Advanced Search
MyIDEAS: Login

The Effect of the State Children's Health Insurance Program on Health Insurance Coverage

Contents:

Author Info

  • Anthony T. LoSasso
  • Thomas C. Buchmueller

Abstract

This paper presents the first national estimates of the effects of the SCHIP expansions on insurance coverage. Using CPS data on insurance coverage during the years 1996 through 2000, we estimate two-stage least squares regressions of insurance coverage. We find that SCHIP had a small, but statistically significant positive effect on insurance coverage. Our regression results imply that between 4% and 10% of children meeting income eligibility standards for the new program gained public insurance. While low, these estimates indicate that states were more successful in enrolling children in SCHIP than they were with prior Medicaid expansions focused on children just above the poverty line. Crowd-out of private health insurance was estimated to be in line with estimates for the Medicaid expansions of the early 1990s, between 18% and 50%.

Download Info

If you experience problems downloading a file, check if you have the proper application to view it first. In case of further problems read the IDEAS help page. Note that these files are not on the IDEAS site. Please be patient as the files may be large.
File URL: http://www.nber.org/papers/w9405.pdf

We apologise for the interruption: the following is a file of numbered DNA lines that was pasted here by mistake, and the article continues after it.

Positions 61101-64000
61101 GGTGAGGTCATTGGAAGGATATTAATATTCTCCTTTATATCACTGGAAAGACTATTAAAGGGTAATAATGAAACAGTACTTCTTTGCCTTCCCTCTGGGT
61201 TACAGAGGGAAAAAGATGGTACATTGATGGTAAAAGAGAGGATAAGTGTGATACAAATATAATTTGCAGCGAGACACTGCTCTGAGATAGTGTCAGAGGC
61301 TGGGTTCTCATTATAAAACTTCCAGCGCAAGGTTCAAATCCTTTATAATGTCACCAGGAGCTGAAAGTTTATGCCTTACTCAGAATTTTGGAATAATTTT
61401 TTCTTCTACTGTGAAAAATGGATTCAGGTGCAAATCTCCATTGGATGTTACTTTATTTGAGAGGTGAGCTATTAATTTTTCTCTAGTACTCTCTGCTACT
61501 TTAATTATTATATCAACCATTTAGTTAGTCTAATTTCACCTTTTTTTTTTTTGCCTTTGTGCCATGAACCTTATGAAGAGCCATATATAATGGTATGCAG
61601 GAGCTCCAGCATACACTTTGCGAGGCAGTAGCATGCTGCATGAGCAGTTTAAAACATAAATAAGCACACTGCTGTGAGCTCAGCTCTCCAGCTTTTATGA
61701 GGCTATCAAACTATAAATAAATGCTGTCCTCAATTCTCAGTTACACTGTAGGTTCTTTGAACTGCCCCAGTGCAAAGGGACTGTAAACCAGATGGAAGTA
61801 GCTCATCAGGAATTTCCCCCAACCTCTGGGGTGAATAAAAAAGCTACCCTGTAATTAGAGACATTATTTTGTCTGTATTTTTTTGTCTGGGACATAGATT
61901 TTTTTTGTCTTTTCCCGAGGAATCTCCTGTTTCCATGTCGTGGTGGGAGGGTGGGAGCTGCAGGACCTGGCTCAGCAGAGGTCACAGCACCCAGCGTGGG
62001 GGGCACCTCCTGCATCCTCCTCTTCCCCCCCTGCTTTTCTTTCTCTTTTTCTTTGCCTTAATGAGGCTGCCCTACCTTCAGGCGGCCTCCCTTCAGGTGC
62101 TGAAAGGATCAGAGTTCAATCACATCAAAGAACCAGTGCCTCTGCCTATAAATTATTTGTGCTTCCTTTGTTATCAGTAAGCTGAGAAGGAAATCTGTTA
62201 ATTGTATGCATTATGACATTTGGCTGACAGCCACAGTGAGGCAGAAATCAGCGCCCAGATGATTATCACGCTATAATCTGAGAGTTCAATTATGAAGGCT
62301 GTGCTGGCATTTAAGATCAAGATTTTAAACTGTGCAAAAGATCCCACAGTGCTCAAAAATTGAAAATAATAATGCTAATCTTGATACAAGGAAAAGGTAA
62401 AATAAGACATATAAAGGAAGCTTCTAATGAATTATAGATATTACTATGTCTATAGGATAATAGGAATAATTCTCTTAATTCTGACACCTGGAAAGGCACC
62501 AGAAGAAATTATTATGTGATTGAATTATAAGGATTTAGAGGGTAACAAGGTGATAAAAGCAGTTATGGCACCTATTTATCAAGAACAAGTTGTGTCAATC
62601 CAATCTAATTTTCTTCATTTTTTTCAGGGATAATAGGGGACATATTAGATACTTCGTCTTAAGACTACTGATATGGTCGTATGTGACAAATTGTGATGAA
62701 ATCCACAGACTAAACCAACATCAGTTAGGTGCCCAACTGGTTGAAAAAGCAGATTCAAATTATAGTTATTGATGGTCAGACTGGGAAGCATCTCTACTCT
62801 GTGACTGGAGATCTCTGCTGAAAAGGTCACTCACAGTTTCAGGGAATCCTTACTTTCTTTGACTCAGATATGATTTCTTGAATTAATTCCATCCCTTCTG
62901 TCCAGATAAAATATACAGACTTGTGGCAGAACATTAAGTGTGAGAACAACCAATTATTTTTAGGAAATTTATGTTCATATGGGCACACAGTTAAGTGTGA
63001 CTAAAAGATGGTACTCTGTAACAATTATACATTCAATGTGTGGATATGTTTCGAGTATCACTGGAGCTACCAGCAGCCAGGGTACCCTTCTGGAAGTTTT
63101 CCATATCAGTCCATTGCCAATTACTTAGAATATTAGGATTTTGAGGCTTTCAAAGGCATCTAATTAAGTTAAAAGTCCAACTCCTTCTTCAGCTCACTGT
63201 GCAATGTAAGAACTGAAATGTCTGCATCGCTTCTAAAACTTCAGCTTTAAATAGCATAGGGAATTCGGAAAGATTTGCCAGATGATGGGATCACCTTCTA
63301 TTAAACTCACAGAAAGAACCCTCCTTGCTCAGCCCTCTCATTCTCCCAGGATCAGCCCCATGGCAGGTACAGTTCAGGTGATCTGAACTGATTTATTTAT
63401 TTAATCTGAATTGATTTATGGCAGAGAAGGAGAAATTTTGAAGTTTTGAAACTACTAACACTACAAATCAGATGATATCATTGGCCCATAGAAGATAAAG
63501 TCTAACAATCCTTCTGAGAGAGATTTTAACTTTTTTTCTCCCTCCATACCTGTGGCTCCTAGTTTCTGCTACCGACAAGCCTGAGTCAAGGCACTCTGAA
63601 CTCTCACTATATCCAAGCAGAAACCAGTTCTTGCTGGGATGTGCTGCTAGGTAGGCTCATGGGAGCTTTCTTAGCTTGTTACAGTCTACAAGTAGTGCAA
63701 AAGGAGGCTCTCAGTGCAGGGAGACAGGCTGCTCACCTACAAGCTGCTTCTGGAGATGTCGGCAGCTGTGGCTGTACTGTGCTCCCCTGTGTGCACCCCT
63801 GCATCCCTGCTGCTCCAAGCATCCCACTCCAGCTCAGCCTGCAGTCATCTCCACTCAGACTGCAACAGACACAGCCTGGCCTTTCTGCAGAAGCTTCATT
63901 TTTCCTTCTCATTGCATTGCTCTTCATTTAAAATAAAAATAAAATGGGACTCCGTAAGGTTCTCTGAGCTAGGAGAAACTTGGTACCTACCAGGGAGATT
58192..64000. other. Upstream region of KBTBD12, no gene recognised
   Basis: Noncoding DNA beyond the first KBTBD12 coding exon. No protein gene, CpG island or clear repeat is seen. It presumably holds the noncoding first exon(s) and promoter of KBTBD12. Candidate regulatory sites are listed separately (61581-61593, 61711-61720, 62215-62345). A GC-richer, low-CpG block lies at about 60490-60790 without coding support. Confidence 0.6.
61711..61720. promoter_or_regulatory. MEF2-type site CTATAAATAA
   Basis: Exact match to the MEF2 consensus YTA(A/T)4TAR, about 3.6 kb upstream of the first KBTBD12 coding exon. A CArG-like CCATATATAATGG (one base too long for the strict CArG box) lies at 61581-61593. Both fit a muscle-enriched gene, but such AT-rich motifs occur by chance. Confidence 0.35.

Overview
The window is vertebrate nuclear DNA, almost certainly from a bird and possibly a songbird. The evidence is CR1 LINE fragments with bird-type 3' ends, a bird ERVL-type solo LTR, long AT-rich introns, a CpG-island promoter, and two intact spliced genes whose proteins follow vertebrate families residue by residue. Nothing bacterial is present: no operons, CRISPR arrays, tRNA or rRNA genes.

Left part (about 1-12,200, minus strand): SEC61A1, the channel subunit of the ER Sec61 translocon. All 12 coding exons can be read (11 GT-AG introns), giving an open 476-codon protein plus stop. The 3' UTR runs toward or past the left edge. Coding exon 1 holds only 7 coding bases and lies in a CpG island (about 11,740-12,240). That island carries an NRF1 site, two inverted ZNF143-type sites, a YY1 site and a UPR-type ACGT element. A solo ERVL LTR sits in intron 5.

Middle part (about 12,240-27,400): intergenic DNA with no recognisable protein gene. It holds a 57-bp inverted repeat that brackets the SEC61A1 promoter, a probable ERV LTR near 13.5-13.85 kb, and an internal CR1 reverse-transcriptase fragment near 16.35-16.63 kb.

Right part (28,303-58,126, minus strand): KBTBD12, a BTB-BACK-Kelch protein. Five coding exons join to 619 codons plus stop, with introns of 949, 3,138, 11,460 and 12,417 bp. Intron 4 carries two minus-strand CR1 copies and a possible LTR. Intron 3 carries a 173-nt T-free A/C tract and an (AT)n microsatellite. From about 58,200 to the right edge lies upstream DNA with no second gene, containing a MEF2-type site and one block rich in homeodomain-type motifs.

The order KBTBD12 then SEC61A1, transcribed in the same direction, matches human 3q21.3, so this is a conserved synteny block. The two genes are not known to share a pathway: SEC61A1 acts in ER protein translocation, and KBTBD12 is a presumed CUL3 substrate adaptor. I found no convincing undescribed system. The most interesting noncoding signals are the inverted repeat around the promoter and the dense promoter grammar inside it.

Download Restriction: no

Bibliographic Info

Paper provided by National Bureau of Economic Research, Inc in its series NBER Working Papers with number 9405.

as in new window
Length:
Date of creation: Dec 2002
Date of revision:
Handle: RePEc:nbr:nberwo:9405

Note: HE PE
Contact details of provider:
Postal: National Bureau of Economic Research, 1050 Massachusetts Avenue Cambridge, MA 02138, U.S.A.
Phone: 617-868-3900
Email:
Web page: http://www.nber.org
More information through EDIRC

Related research

Keywords:

Other versions of this item:

Find related papers by JEL classification:

References

References listed on IDEAS
Please report citation or reference errors to , or , if you are the registered author of the cited work, log in to your RePEc Author Service profile, click on "citations" and make appropriate adjustments.:
as in new window
  1. Robert Kaestner & Neeraj Kaushal, 2003. "Welfare Reform and Health Insurance Coverage of Low-Income Families," NBER Working Papers 10033, National Bureau of Economic Research, Inc.
  2. Currie, Janet & Grogger, Jeffrey, 2002. "Medicaid expansions and welfare contractions: offsetting effects on prenatal care and infant health?," Journal of Health Economics, Elsevier, vol. 21(2), pages 313-335, March.
  3. Lara D. Shore-Sheppard, 2005. "Stemming the Tide? The Effect of Expanding Medicaid Eligibility on Health Insurance," Department of Economics Working Papers 2005-06, Department of Economics, Williams College.
  4. Cawley John & Simon Kosali I., 2003. "The Impact of Macroeconomic Conditions on the Health Insurance Coverage of Americans," Forum for Health Economics & Policy, De Gruyter, vol. 6(1), pages 1-30, January.
  5. John Ham & Lara Dawn Shore-Sheppard, 2000. "The Effect of Medicaid Expansions for Low-Income Children on Medicaid Participation and Insurance Coverage: Evidence from the SIPP," JCPR Working Papers 164, Northwestern University/University of Chicago Joint Center for Poverty Research.